Fundraiser underway for injured WindanSea lifeguard
Lifeguard and government officials gathered at WindanSea Beach Sept. 23 against a backdrop of the surfers lifeguards watch while on patrol, to kick off a fundraiser for Gareth “Chappy” Chapman. A three-year seasonal lifeguard at WindanSea, Chapman sustained an injury during a routine rescue in August and is unable to work in the offseason.
As he explained to the gathering, “It was a normal day, nothing special, about half an hour before we were shutting down for the day ... when a four-foot wave knocked me head first onto the beach, I heard a pop in my back. I was paralyzed for about 10 seconds. Thankfully, my co-workers knew exactly what to do and convinced me to go to the hospital.”
Expecting to make a full recovery in the next month or so, Chapman said he is gradually regaining feeling in his left arm and is able to do minor chores around the house and exercise on a stationary bike.
However, with the city’s Workman’s Compensation program, he is only earning $250 a week, which he jokes is “hard in San Diego,” thankfully, his wife Kaila, a nurse, has been there to help.
Lifeguard Association spokesperson Sgt. Ed Harris said the San Diego Lifesaving Association set up a relief fund to assist Chapman with the financial challenges of rent and medical expenses.
“Our seasonal staff includes 200 un-benefitted employees who work three to six months a year. they drop everything when the sun comes up (during the summer season) to keep our beaches safe. they are the backbone of the lifeguard service and we need to take care of them,” he said. “During the offseason, they have to find other work. So normally, Gareth would be going on to another job, but he cannot work right now.”
Harris described Gareth, a Pacific beach resident and native of South Africa, as “a very humble and very kind kid,” when speaking to La Jolla Light. “He’s a very competent waterman, he works at WindanSea with a small crew of four to five and makes dozens of rescues a day. the womp (surf break) just got him that time.”
those who wish to donate can do so by clicking here or dropping off a check made out to San Diego Lifeguard relief Fund at any main lifeguard tower — such as those at Mission Beach, Ocean Beach and La Jolla Cove.
“the relief fund is for him right now. If he gets back to work and there is still money in the fund, then it will roll over into the next year and help other guards,” Harris said.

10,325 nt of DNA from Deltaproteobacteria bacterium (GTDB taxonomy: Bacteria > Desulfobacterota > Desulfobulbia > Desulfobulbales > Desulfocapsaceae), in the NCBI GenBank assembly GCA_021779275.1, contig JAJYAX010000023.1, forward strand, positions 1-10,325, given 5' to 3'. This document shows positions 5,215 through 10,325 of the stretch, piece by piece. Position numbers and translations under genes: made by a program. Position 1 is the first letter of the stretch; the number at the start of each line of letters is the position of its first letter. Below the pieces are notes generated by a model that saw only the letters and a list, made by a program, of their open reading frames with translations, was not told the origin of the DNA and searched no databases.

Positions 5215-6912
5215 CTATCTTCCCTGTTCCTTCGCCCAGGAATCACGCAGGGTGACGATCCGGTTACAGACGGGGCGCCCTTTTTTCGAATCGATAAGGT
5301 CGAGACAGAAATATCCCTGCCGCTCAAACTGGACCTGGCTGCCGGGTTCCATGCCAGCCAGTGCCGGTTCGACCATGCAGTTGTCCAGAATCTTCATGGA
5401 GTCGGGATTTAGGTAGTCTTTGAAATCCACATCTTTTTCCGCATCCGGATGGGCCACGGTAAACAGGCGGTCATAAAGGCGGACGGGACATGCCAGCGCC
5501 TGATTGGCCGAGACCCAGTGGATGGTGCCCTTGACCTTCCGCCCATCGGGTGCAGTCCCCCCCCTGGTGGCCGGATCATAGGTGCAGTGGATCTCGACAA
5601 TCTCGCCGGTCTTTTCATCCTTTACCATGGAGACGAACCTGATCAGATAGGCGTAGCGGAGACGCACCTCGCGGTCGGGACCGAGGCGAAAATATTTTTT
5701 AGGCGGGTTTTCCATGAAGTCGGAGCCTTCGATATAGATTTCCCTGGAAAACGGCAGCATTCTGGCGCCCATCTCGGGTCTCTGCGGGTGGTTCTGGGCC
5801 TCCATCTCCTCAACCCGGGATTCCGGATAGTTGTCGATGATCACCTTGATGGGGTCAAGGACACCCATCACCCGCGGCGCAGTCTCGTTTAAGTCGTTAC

chapman added, “We are first responders and we put our lives on the line. there is a lot that can go wrong in the ocean ... and we’re looking to get financial coverage just like other first responders. the relief fund that has been set up is due to the fact that lifeguards do not receive coverage to pay for surgery or money to live off while they recover.”
Lifeguards have been working toward getting this protection, known as presumptive coverage, for two years. It would provide for long-term health care in the event of injury or illness (including contracting illnesses during skin-abrasion to fluid contact) on the job comparable to the care offered to other first responders, such as police and firefighters. In that time — with a minor pause during Harris’s term on the San Diego city council from April to December 2014 — the lifeguards and the city have negotiated the terms of the coverage, often failing to meet lifeguards expectations. “We just want to be treated as equals (to fire and police responders),” he said. “The city would come back with an offer that we could not accept, but we submitted our final offer and now it goes to city council. We have strong support with certain councilmembers, namely Sherri Lightner and Marti emerald.”
Council President and District 1 representative Lightner confirmed the presumptive coverage is a “meet and confer issue” with some councilmembers “strongly in favor of it,” and that it is in closed session negotiation. “For me, it’s an issue of equity,” she told La Jolla Light. “The other first responders get this coverage and it’s not questioned. Why are we treating lifeguards as second-class citizens? They probably do more real lifesaving everyday. San Diego lifeguards are top-of-the-class with respect to their training and expectations, they should be treated better.”
A vote on the issue could come as early as this month.
“When you come down here and see the number of lifeguards, it’s clear the water is not safe, but we make it safe,” Harris said. “We are preparing for large waves (with an El Niño weather pattern) and it’s disconcerting we are coming into these kinds of conditions knowing the city administration doesn’t support the health and safety of the lifeguards.”
Want to help?
■ To donate to the lifeguard relief fund: sdlifesaving.org/sdlg-relief-fund